When most people think about summer vacation, they imagine care-free children enjoying their freedom away from school. However, many children who rely on school meals struggle to get enough to eat during these months at home. In fact, it may be the hungriest time of the year for families that rely on food assistance. Let’s discuss what already exists to help, how many children are reached, and what we can all do to support these families in our communities.
As much as you might enjoy smoked foods, you might be wondering about the food safety aspects of smoking foods at home, and whether smoked foods in general should be a regular part of your diet. Here are a few things we think you should know about cooking and eating smoked foods…
Pumpkin cookies may sound like fall to you, but don’t pass them over for summer snacking! Packed with fiber and providing a great balance of nutrients, they’re a wonderful little treat to boost your energy during your busy summer activities.
Summer is all about being outside. Whether it’s gearing up for a strenuous hike, enduring a seemingly endless road trip or just enjoying a long day at the beach, warmer weather and later sunsets call for doing as much in your day as possible. If you’re like me, it also means a lot of packing snacks and making sure they match the summer scene you’re taking in.
When the temperatures are high and the humidity is higher, there’s something wonderfully refreshing about fish fresh off the boat. Whether you love it in a taco or on a salad or grilled to perfection, this is the perfect weather to let your cooking get a little fishy.
I teach nutrition at a local community college and one of my favorite lecture topics is “How to Evaluate News Reports About Food and Nutrition.” After an admittedly dry lecture on scientific method and the various types of scientific studies used in nutrition research, the students usually welcome a chance to talk about some nutrition topic they’ve heard about on TV, Instagram or another communication channel. As you may have noticed, there is no lack of nutrition studies to discuss—the media covers the topic nearly daily. Unfortunately, most times the public is left to fend for themselves when it comes to understanding these reports.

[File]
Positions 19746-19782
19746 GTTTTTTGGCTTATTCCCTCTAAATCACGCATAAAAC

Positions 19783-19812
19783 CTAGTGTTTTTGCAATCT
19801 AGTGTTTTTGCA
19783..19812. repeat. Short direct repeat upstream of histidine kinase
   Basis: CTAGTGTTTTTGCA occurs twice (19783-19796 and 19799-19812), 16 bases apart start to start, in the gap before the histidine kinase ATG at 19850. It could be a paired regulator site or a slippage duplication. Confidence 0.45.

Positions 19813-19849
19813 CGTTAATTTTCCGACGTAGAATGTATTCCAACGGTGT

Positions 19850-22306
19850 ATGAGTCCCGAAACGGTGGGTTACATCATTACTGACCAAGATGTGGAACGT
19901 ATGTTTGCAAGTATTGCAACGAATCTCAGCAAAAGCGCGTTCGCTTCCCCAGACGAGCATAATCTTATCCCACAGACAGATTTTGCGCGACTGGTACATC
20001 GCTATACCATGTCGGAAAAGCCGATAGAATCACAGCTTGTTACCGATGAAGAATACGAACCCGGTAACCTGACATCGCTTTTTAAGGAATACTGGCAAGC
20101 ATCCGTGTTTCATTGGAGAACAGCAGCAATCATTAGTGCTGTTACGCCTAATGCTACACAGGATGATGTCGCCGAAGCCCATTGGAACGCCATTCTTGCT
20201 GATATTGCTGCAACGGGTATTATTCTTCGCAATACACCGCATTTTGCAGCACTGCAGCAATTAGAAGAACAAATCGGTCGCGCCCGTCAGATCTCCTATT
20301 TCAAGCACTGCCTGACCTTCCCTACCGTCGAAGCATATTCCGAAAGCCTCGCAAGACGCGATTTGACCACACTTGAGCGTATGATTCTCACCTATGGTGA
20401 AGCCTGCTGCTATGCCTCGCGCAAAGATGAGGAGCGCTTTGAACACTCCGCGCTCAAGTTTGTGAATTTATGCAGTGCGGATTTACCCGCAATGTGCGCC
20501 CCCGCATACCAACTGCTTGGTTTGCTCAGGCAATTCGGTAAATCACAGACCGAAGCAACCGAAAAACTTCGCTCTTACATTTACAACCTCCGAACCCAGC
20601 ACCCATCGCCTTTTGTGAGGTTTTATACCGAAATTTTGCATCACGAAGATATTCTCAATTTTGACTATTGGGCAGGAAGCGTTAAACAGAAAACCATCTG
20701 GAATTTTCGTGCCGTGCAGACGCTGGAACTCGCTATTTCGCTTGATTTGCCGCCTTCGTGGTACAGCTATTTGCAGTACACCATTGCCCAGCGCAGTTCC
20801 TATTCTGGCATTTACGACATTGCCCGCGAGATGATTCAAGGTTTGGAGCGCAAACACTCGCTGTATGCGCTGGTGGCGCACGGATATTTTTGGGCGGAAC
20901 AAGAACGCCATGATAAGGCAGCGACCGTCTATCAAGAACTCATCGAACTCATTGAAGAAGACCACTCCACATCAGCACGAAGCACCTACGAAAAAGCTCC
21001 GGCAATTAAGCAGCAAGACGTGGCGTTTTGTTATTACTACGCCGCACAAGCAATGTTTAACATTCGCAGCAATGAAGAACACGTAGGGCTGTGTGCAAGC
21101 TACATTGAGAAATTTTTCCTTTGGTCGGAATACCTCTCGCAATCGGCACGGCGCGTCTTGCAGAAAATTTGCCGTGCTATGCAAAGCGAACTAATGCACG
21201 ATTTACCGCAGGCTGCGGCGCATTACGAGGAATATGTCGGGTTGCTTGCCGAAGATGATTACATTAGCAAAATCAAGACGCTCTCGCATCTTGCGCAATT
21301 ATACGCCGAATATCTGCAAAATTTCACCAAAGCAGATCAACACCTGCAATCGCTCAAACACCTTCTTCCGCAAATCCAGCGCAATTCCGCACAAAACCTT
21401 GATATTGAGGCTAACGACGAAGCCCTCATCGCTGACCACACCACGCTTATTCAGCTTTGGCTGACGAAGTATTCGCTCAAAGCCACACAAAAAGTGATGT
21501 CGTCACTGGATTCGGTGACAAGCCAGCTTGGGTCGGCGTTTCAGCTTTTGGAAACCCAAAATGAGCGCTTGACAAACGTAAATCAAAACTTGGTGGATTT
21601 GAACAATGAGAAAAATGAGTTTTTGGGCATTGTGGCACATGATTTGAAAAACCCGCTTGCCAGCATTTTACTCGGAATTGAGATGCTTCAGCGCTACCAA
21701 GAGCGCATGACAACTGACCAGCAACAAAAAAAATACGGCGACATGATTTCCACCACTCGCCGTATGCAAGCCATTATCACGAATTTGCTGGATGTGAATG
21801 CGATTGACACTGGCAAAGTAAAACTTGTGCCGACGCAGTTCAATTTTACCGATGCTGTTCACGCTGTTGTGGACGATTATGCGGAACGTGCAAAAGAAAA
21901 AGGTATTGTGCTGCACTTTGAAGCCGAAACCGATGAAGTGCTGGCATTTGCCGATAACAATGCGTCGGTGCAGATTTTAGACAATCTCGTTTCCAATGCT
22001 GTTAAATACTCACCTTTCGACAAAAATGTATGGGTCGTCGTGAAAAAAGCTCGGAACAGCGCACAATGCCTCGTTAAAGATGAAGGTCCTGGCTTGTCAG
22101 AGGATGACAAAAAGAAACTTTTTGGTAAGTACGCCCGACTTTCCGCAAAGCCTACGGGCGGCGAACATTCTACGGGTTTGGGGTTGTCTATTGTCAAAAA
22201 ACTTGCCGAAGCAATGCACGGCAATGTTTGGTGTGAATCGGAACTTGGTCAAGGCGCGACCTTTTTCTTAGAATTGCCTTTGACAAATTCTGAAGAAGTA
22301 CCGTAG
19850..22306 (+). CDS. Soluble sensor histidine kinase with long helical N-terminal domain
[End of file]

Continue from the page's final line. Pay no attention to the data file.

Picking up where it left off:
Summertime, and the eating is fishy…in a good way. Visit your seafood counter for the freshest catch of the week and top it with the farmer’s market-ripe tomatoes and an absolute bounty of basil for a dish that will having your guests absolutely swimming in anticipatory saliva.
The American Heart Association recommends consuming fish at least twice per week, while the Dietary Guidelines for Americans calls for weekly consumption of about 8 ounces of a variety of seafood. At a quick glance this guidance seems aligned, but considering it more deeply, it’s important to note the use of fish versus seafood. Is this simply a different choice of words or an intentional, but significant nuance in the guidance? As you may assume, food policy isn’t written on the fly and goes through many revisions before being shared with the public. That being said, does it matter if we aim to regularly consume fish (fatty fish specifically) or seafood in general?